By Stephen Baldwin, RealWV
January 29, 2023
Jenny Curry, who serves as Director of Food Services for Greenbrier County Schools, remembers the first day they served hamburgers made from local beef in their schools. “My phone rang off the hook all day,” she recalls. “Everyone loved them!”
Farm to table
Farm to Table is a longstanding concept in the culinary world, including school food. Curry says she’s been doing it for years locally, but they’ve taken it to a whole new level post-COVID. They struggled to get certain products, so they began sourcing them locally. This not only helped the schools and their kids, but it also helped provide revenue for local farms.
“We work with Mountain Steer, Greenbrier Dairy, Spangler Organic Farms, Pyne Mountain Farm, Rainbow Farms, and J&K Farm,” she says. “Beef, cheese, popcorn, potatoes, chicken, and more that we serve to our kids comes directly from local farmers.”
This past Tuesday, Greenbrier County Schools featured two products from local farms in one meal–hamburgers from Mountain Steer and cheese from Greenbrier Dairy.
Lillian Hammons is Head Cook at Eastern Greenbrier Middle School. She is happy to be working with local providers. “We do this to support our farmers,” Hammons says. “The beef and cheese are good quality, and the kids eat more of it knowing it’s local.”
Jamie Tuckwiller and Frank Ford started Mountain Steer during the pandemic. They supply high-end local restaurants with beef. “The kids get exactly the same product as local restaurants for their burgers, tacos, meatloaf, spaghetti, and chili,” he explains.
Last week, Mountain Steer celebrated the grand opening of their retail space in White Sulphur Springs, where local residents can buy beef directly from them. It’s located at 169 Pocahontas Trail.
As Tuckwiller walks around the cafeteria meeting students, they treat him like a rock star, asking for pictures and talking to him about his cattle company. He takes his time talking to students, answering their questions and explaining cattle farming to them. Every table says the same thing, “They’re so good!”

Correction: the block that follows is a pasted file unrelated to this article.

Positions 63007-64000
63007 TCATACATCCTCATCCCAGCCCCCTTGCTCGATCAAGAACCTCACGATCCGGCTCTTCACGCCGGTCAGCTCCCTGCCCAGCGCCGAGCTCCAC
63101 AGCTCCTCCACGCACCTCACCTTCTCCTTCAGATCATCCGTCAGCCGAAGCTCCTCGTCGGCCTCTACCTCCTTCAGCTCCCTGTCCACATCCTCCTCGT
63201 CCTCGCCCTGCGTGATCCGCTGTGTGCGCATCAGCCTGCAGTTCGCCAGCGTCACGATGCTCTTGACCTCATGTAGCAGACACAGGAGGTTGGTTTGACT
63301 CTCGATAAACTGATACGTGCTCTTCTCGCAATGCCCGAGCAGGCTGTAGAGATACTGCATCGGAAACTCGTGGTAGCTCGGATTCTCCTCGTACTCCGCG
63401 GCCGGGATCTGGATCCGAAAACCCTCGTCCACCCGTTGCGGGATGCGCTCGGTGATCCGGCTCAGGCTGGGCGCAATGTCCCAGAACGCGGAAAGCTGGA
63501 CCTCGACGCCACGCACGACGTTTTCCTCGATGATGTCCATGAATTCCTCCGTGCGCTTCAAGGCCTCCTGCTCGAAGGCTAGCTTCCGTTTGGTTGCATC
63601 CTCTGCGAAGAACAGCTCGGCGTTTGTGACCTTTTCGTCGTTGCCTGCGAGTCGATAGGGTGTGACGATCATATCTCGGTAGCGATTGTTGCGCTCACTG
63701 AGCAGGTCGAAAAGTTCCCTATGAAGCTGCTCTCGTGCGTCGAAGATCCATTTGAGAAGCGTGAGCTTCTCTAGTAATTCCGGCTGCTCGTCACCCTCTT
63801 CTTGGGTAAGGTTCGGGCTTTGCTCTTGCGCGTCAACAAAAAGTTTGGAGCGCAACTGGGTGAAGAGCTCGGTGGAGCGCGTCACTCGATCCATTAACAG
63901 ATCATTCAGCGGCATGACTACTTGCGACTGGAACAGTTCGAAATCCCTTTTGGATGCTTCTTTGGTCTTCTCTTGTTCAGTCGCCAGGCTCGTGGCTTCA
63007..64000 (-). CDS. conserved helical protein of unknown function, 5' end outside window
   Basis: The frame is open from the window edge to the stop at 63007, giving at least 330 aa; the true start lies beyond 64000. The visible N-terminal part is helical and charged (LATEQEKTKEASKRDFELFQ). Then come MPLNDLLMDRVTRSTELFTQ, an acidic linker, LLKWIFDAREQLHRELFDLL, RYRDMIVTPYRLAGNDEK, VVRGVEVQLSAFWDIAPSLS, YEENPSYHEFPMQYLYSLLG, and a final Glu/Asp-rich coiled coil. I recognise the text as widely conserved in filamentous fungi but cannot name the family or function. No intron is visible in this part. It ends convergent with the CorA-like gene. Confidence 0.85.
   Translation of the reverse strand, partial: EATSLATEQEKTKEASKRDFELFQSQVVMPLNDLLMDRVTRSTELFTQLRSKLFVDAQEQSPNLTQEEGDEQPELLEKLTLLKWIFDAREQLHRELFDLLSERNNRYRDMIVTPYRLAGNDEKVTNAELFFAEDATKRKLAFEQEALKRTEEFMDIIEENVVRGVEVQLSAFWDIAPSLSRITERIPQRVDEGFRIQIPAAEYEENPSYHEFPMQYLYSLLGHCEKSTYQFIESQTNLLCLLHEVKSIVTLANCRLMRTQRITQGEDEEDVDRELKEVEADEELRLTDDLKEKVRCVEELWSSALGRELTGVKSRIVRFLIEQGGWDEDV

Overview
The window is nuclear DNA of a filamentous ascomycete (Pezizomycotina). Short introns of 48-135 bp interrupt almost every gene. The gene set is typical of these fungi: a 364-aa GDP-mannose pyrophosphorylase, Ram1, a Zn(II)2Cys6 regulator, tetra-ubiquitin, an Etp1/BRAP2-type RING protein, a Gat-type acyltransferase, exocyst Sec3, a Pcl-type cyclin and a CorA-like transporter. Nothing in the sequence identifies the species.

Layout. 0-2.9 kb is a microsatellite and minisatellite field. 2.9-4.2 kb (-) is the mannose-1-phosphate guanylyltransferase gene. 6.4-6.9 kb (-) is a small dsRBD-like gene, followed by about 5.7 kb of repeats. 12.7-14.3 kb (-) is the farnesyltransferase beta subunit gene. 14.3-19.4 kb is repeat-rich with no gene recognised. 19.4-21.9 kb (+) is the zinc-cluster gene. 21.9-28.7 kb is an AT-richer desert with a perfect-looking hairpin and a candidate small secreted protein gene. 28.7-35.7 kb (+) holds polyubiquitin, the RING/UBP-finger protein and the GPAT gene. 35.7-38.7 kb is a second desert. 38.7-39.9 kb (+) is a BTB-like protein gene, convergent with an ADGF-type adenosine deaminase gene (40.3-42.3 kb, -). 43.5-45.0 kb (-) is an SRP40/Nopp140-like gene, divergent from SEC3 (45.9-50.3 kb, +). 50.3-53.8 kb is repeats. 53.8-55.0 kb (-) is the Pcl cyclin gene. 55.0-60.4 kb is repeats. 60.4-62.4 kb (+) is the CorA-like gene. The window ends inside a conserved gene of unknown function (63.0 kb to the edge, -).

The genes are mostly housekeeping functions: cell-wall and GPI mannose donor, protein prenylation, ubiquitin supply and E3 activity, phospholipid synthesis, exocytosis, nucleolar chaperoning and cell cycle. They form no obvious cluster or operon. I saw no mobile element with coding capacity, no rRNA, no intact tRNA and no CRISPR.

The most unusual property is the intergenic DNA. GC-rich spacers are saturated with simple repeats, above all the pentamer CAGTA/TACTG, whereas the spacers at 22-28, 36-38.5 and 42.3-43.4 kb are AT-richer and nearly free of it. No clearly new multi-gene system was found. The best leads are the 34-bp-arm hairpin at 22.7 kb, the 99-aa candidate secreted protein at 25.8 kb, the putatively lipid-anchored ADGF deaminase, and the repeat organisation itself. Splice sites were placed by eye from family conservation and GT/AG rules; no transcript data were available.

Curry and Hammons agree quality is key. “The quality is better for the kids than what we got before. It’s pure beef.”
Cost of farm to table?
Tuckwiller says that leads to lower product loss, which helps the schools offset the higher price of buying local.
Curry agrees cost is a factor. “In some cases it costs a little more, but it’s better for the kids and the local farmers and economy. I wish we had more produce we could buy from local farmers.”
Principal Sue Lee thinks it’s well worth it, saying, “I think it’s important to support local business. It also teaches our students about agriculture and eating local. Plus, It’s a better product for them to eat.”
W.Va. Fresh Food Act
Greenbrier Dairy, located in Rainelle, sells products to 15 of the state’s 55 county school systems. (Their products are available to the public at IGA Foodland in Fairlea.) Trey Yates founded the company and found a niche for local agricultural products when the WV Legislature passed the Fresh Food Act. It requires organizations receiving state funding to spend at least 5% of their food budget with in-state farmers.
“We began marketing one ounce individual servings beginning with the 21-22 school year,” Yates remembers. “During that year, over 120,000 pounds of milk produced in Greenbrier County by cows owned by Greenbrier Dairy and Fogus Dairy was processed into 8,632 pounds of fresh cheese for West Virginia students. That is almost 4.5 tons of cheese.”
Yates says it is a win-win, for the local farmer and the local student. And they are not done yet. One of the items Curry said she struggled to source was yogurt, which the schools serve daily. Greenbrier Dairy is expanding production in order to produce 10,000 cups of fat free yogurt per day for school systems across the state.
Tuckwiller, Yates, and Curry all say they are excited to see how this initiative grows. Curry says, “We all want to do more!”